The Power of Political Cartoons

Political cartoons have been a staple of the American media since Benjamin Franklin published the famous “Join or Die” cartoon in 1754. Since that time, they have helped to shape political debates, influence how citizens viewed candidates and elected officials, and even added new words to the English language. Their ability to tell a story quickly and effectively has made them an important part of our political discussions.

Cutting through the Clutter

"The canvas fence" by Jon Kennedy depicts Uncle Sam looking angrily at terrorist escaping through a canvas fence after destruction at a US Embassy and marine barracks. October 16, 1983.

“The canvas fence” by Jon Kennedy. October 16, 1983.

Debates about politics and policy can often get bogged down in confusing and competing details coming from different sides. The use of a visual representation of an individual, issue, or event can provide a powerful, yet simple way to cut through the clutter and communicate a clear message. Consider, for example, this piece from Jon Kennedy entitled “The Canvas Fence,” which was published after the bombing of the U.S. marine barracks in Beirut in 1983. The depiction of the canvas sheet labeled “U.S. Security” next to the devastated barracks and the damaged embassy provides a clear narrative for the reader to explain what is to blame for allowing terrorists to kill our soldiers. The irate, but impotent Uncle Sam, unable to stop or catch the perpetrators completes the image. It connects to the reader on a gut level in a way that a more complete and dry recounting of the event might not be able to do.

Using Humor to Make the Reader an Accomplice

"But what "But what would we do without them?" by Jon Kennedy depicts the hand of "Sin Taxers" pointing to shame cigarette smokers. The machine reads "Dangerous to your health!" but collects profitable taxes. Caption reads "-But what would we do without them?" March 2, 1983.

“But what would we do without them?” by Jon Kennedy. March 2, 1983.

Political cartoons also allow authors to insert humor into the discussion, often to ridicule people or ideas that the artist opposes. This next Kennedy cartoon takes on the concept of sin taxes, taxes on items or actions considered to be undesirable. In it, Kennedy shows a finger pointing to shame a man who is smoking one cigarette while purchasing more from a vending machine, all while tax dollars the government wants and needs pour out the back of the machine. It is a simple way to make fun of the thought that these taxes will both deter people from doing something that is considered to be bad (like smoking) while, at the same time, raising large amounts of money for the government. Of course, some who support the concept may be offended by his depiction, but if they laugh at it, they become his accomplices in the joke, which makes it much more difficult to write off the message.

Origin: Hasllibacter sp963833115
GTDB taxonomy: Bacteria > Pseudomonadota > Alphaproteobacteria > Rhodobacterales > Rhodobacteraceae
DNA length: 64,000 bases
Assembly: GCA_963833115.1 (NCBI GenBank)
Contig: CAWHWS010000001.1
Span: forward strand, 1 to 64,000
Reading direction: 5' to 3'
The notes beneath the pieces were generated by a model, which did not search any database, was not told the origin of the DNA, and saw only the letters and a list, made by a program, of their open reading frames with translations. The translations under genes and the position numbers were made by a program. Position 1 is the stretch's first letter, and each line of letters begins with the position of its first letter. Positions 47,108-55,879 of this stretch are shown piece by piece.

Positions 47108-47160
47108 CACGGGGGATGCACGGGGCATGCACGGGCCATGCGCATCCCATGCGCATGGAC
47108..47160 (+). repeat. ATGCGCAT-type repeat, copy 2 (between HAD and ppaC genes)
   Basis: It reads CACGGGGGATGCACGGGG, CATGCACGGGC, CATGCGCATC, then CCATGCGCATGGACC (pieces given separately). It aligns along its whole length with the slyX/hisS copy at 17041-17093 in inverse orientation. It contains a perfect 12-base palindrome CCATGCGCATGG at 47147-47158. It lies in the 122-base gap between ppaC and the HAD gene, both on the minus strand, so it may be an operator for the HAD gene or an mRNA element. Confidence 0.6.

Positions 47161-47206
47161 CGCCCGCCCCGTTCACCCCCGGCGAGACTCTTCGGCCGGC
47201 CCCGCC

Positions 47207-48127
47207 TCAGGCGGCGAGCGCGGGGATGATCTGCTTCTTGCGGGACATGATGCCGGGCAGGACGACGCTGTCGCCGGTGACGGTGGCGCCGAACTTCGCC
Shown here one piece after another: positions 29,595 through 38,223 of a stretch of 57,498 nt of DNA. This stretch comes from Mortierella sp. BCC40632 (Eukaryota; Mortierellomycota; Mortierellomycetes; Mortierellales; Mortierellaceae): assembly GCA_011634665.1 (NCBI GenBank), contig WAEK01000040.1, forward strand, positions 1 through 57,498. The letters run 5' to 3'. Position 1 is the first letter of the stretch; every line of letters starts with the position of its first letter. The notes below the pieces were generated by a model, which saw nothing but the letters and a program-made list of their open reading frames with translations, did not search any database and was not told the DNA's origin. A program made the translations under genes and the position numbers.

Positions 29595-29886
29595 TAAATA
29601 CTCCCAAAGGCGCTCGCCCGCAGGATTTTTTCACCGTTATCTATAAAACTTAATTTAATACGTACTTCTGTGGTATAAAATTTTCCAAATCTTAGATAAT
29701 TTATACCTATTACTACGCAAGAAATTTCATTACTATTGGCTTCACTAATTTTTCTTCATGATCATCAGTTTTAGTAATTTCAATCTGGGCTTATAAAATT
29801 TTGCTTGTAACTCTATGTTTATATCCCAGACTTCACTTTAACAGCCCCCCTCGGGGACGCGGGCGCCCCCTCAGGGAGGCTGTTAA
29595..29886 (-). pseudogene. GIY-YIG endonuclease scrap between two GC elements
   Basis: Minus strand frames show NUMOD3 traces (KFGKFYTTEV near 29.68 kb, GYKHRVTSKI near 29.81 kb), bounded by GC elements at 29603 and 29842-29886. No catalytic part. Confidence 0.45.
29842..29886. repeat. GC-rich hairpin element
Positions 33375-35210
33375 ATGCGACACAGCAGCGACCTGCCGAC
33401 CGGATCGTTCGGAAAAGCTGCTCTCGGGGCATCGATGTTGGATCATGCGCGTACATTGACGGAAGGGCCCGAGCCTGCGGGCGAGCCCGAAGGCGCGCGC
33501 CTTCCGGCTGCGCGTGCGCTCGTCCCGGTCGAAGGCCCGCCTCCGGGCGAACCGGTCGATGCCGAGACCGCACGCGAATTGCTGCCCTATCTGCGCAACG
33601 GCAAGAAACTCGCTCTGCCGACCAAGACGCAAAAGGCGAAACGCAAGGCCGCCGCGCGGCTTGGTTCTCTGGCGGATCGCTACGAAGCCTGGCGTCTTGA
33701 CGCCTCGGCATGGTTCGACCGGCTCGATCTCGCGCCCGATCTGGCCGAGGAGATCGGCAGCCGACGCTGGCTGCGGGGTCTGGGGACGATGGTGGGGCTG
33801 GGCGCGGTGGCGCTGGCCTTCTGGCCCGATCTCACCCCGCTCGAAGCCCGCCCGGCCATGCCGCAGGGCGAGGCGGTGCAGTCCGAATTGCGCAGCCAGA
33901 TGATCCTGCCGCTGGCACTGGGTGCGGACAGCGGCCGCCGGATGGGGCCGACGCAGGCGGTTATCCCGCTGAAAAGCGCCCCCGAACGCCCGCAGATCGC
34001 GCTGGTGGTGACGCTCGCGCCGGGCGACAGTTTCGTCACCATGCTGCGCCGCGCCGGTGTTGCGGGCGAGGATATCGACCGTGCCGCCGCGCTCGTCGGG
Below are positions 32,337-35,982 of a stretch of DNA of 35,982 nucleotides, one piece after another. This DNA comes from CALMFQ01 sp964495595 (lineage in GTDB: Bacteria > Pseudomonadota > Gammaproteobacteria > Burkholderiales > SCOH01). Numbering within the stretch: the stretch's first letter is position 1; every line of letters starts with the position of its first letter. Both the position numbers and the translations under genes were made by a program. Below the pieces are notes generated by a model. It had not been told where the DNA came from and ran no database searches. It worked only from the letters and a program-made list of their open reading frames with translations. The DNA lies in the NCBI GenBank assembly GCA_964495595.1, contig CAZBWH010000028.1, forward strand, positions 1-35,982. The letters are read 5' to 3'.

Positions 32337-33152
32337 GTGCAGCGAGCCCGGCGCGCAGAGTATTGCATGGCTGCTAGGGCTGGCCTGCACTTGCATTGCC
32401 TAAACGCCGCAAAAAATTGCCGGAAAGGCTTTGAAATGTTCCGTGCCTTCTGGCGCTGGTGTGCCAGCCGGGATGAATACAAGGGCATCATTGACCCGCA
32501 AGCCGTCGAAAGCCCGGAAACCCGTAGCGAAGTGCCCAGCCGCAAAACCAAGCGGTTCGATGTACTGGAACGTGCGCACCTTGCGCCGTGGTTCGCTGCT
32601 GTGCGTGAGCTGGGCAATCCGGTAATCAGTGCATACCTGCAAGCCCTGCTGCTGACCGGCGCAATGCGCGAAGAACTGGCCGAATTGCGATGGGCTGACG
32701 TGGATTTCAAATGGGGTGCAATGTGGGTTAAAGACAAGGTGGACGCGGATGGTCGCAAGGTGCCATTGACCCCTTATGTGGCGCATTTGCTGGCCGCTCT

Communicate a New Message with a Familiar Story and Adding Complexity

"Modern-day Aesop" by Bill Graham depicts a rabbit labeled "Russia" as it speeds down a path where a sign points to the "space and missile race." A turtle, labeled "U.S.A." sleeps against a tree. January 27, 1960.

“Modern-day Aesop” by Bill Graham. January 27, 1960.

Another effective way to quickly communicate a message is to link it to something familiar – whether that is an image, a story, or a common saying. In this Bill Graham piece from the 1950s, a tortoise, representing the USA, slumbers while a hare, representing Russia, leaps ahead in the “Space and Missile Race,” making an obvious allusion to Aesop’s fable of the race between the two creatures in which one of the participants unwisely takes it easy, while the other plods on and eventually wins. At the same time, however, this piece illustrates the ways that political cartoons can carry layers of complexity. While the reader is likely to think of “The Tortoise and Hare” upon first viewing the cartoon and instantly get the general idea, a second look reveals that something is wrong with that picture. In the fable, it is the speedy hare who naps and misses out on the opportunity for the easy victory, while the hard-working tortoise’s determination and persistence pays off. In this version, however, it is the tortoise who is napping and the hare who is pushing ahead. Imagine how that changes things. In the fable, the hare should have won because of his greater natural speed, but didn’t take full advantage of it, thus allowing the tortoise to prevail. In the drawing, the tortoise is already at a disadvantage and has only made it worse. If the hare continues to run full speed, there is no way that the tortoise will ever catch him. Not only, therefore, is Graham alluding to what he sees as a missed opportunity for the U.S. in the space race, but he is suggesting that the U.S. might never be able to catch up to the Soviet Union’s efforts.

When it comes to politics, it is often difficult to convince other people to change their minds, something that seems even more true today than it was in the past. With so many different arguments thrown at us by so many different people, it is easy for people to tune everything out but the voices they are most comfortable with. Political cartoons, which allow messages to be quickly and powerfully communicated to their readers, provide an opportunity to reach people who might otherwise ignore the messages we want to send. This is why, even as so much about the way we communicate with each other has changed, they remain an important part of the political landscape more than 250 years since they first appeared in an American publication.

Joseph Giammo

Joseph Giammo, Ph.D., is the Interim Director of UALR’s School of Public Affairs. He teaches a variety of classes on American politics, including courses on elections, the presidency, and Congress. His research focuses on campaigns, voters, election laws, and political communication.